The third approach to reducing the gap, i.e. to develop and present tools to simplify the application of control, is not a focus of this book?-?although some colleagues would surely claim that this is what proportional integral derivative (PI(D)) tuning rules are doing.

The reader should note that this book does not start "from scratch," and some prior knowledge of control is expected. The introduction to the Laplace transform is rudimentary at best, and much more detail could be included in the presentation of frequency analysis. Some knowledge of finite-dimensional linear algebra is expected. Readers who have never seen a linear state-space model will face a hurdle. Still, the book should be accessible to readers with background from a course in process control.

Readers with a more extensive knowledge of control theory may find the book lacks rigor. Frequently, results are presented and discussed, without presenting formal proofs. Readers interested in mathematical proofs will have to consult the references. This is in line with this author's intent to keep the focus on issues of importance for industrial applications (without claiming to "know it all").

The structure of the Book

This book has grown out of more than three decades of learning, teaching, and discussing the control of chemical processes. What has become clear is that process control engineers are faced with a wide variety of tasks and problems. The chapters of this book therefore address a range of different topics?-?most of which have been the subject of entire books. The selection of material to include is therefore not trivial nor obvious.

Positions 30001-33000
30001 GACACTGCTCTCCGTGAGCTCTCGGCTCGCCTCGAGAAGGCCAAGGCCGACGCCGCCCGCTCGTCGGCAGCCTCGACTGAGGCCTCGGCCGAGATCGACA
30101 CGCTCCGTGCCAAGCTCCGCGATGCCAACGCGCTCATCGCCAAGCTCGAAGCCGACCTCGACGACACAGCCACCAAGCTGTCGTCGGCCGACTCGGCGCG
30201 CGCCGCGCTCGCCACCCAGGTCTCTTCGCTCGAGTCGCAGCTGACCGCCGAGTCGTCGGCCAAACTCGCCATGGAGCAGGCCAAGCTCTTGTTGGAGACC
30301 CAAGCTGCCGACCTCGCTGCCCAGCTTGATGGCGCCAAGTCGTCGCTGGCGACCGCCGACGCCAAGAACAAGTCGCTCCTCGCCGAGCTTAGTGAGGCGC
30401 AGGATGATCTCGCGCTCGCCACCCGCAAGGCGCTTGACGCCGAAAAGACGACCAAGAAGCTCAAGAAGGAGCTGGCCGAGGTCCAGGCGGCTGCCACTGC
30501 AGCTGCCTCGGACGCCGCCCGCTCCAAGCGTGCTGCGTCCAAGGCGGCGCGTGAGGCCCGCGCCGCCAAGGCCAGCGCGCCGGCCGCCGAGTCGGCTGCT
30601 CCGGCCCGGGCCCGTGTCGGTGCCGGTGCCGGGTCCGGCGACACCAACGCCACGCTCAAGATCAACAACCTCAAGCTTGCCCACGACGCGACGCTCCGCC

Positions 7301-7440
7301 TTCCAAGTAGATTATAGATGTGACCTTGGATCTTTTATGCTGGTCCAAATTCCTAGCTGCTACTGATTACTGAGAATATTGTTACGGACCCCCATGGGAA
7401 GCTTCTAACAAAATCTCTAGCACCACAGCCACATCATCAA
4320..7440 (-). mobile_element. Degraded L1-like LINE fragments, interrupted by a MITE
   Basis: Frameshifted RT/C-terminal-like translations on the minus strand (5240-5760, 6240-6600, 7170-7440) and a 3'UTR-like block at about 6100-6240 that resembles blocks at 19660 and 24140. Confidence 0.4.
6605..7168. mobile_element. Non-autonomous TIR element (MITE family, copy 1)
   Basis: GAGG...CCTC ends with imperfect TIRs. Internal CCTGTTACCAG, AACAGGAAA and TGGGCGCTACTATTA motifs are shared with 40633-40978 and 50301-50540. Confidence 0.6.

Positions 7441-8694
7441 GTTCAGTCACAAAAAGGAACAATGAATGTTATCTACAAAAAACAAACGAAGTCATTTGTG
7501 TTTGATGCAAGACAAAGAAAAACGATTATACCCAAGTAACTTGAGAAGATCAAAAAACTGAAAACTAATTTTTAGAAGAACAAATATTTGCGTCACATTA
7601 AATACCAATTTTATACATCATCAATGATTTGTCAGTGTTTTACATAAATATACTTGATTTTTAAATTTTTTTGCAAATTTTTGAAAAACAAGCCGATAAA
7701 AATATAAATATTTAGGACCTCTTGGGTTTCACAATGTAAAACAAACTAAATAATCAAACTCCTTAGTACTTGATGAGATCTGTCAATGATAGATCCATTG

• Chapter 1 presents some mathematical and control theory background. Readers with some knowledge of control may choose to skip this chapter and only return to it to look up unfamiliar (or forgotten) concepts that appear in the rest of the book. This chapter definitely has a more theoretical and less practical flavor that much of the rest of the book.
  • Chapter 2 addresses controller tuning for PI(D) controllers, as well as control configuration. The term control configuration here covers both the control functionality often encountered in the regulatory control layer (feedback, feedforward, ratio control,...) and determining which input should be used to control which output in a multi-loop control system.
  • Chapter 3 focuses on determining what variables to use for control. Typically, there are more variables that can be measured than can be manipulated, so the most focus is given to the choice of variables to control.
  • Chapter 4 presents limitations to achievable control performance. Clearly, if it is not possible to achieve acceptable performance, it makes little sense trying to design a controller. Understanding the limitations of achievable performance is also very useful when designing controllers using loop shaping, as presented in Chapter 2.
  • Chapter 5 is about MPC, which is the most popular advanced control type in the chemical process industries.2 In addition to presenting MPC problem formulations per se, important issues such as model updating, offset-free control, and target calculation are also discussed.
  • Chapter 6 presents some practical issues in controller implementation. This list is far from complete, some of the issues included are well known and may be considered trivial?-?but all are important.